Microsoft’s Acquisition of Activision Blizzard Moves Forward with UK Approval
The long-awaited acquisition of Activision Blizzard by Microsoft has taken a significant step forward as the British Competition and Markets Authority (CMA) finally granted preliminary approval. This positive development paves the way for further assessments and a final decision to be made.
Microsoft President Brad Smith and Activision Blizzard’s Chief Customer Officer and Executive Vice President, LuLu Cheng Meservey, both took to social media to express their optimism about the outcome. They eagerly anticipate successfully completing the transaction before the looming October 18 deadline.
Earlier concerns raised by the British CMA over potential disruptions to competition in the cloud gaming market had slowed down the approval process. To address these concerns, Microsoft submitted a proposal in August pledging to sell off Activision Blizzard’s cloud gaming rights for the next 15 years to independent third-party player, Ubisoft.
This means that Microsoft will not be able to restrict the cloud streaming rights of popular Activision Blizzard products such as “The Final Hour,” “Strike,” and “World of Warcraft.” Instead, these titles must be made available on a variety of platforms, including subscription services, ensuring access for competitors. Ubisoft, as an independent third-party manufacturer, can distribute the content through any cloud gaming provider.
The CMA views this change as a significant improvement, largely alleviating its previous concerns. Microsoft has also assured the CMA that it will uphold the pivotal terms of the deal with Ubisoft to satisfy any remaining worries.
Promoting Competition and Choice
In its statement, the CMA emphasized that its position has not wavered, highlighting that the merger can only proceed if cloud gaming continues to foster competition, innovation, and choice. It remains determined to preserve an environment that allows for a wide variety of options in the market.
This development brings Microsoft one step closer to realizing its ambitions of acquiring Activision Blizzard and marks a positive stride towards a new era in the gaming industry.
Microsoft’s acquisition of Activision Blizzard is finally making progress. The British Competition and Markets Authority (CMA) issued a statement today (22nd), approving the acquisition on a preliminary basis, and the next step will be to complete relevant assessments and make a final decision.
Microsoft President Brad Smith and Activision Blizzard Chief Customer Officer and Executive Vice President LuLu Cheng Meservey have expressed optimism about the outcome on social media and look forward to successfully completing the transaction before the October 18 transaction deadline.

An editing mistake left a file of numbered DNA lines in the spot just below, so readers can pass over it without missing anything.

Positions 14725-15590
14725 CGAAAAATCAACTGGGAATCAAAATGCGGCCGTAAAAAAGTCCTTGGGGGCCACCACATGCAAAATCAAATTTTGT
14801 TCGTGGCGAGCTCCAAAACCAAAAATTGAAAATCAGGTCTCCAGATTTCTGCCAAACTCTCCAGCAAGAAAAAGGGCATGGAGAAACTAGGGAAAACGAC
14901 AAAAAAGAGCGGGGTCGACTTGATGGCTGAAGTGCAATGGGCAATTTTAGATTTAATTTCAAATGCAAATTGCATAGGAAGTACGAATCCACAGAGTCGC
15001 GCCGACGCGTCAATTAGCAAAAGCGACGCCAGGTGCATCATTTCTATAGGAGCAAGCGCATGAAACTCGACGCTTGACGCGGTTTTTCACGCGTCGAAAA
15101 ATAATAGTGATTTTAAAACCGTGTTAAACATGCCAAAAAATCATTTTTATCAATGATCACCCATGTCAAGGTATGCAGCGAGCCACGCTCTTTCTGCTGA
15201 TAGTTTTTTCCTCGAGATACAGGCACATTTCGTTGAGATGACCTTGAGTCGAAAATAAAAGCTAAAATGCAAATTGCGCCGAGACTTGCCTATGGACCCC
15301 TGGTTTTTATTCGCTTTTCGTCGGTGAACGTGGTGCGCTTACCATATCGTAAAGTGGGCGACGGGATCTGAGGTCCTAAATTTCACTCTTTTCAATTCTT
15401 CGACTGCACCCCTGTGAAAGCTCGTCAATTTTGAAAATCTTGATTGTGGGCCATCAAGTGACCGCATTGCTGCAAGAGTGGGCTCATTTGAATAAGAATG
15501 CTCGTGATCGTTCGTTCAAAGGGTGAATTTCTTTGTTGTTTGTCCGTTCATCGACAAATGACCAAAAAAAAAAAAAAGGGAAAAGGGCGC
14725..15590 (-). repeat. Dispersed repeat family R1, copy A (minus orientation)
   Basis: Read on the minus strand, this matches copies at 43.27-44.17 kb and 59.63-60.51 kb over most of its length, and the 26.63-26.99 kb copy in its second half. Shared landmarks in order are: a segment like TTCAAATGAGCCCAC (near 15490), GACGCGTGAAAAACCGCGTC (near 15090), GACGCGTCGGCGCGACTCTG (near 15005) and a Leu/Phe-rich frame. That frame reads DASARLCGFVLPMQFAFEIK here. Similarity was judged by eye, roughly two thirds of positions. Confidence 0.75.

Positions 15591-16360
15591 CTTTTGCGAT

Related Reading:Microsoft is selling Activision Blizzard’s cloud streaming rights to Ubisoft in exchange for UK regulators approving a deal
In response to the previous increase, the British CMA was concerned that Microsoft’s acquisition of Activision Blizzard could cause chaos in cloud gaming competition in the British market, so it has been slow to approve the acquisition.
In its proposal resubmitted in August, Microsoft promised to sell Activision Blizzard’s cloud game rights from the past for the next 15 years to an independent third-party player, Ubisoft.
In other words, due to the sale to Ubisoft, Microsoft cannot restrict the cloud streaming copyright of Activision Blizzard products, including “The Final Hour”, “Strike”, and “World of Warcraft”, which can only be put on the shelves . its own services, and cannot prevent competitors from owning them. In contrast, Ubisoft can provide content on any cloud game provider, including subscription platforms, as an independent third-party manufacturer.
The CMA believes that this change has removed the original concerns about this to a large extent. Microsoft also promised the CMA to enforce the sensitive terms of the deal with Ubisoft, ensuring the deal would satisfy the CMA’s remaining concerns.
The CMA said in a statement that the CMA’s position has not changed and that the merger can only proceed if cloud gaming can maintain space for competition, innovation and choice.
#finally #Britains #CMA #initially #agreed #Microsofts #acquisition #Activision #Blizzard #cloud #copyright #successfully #sold #Ubisoft #Gamers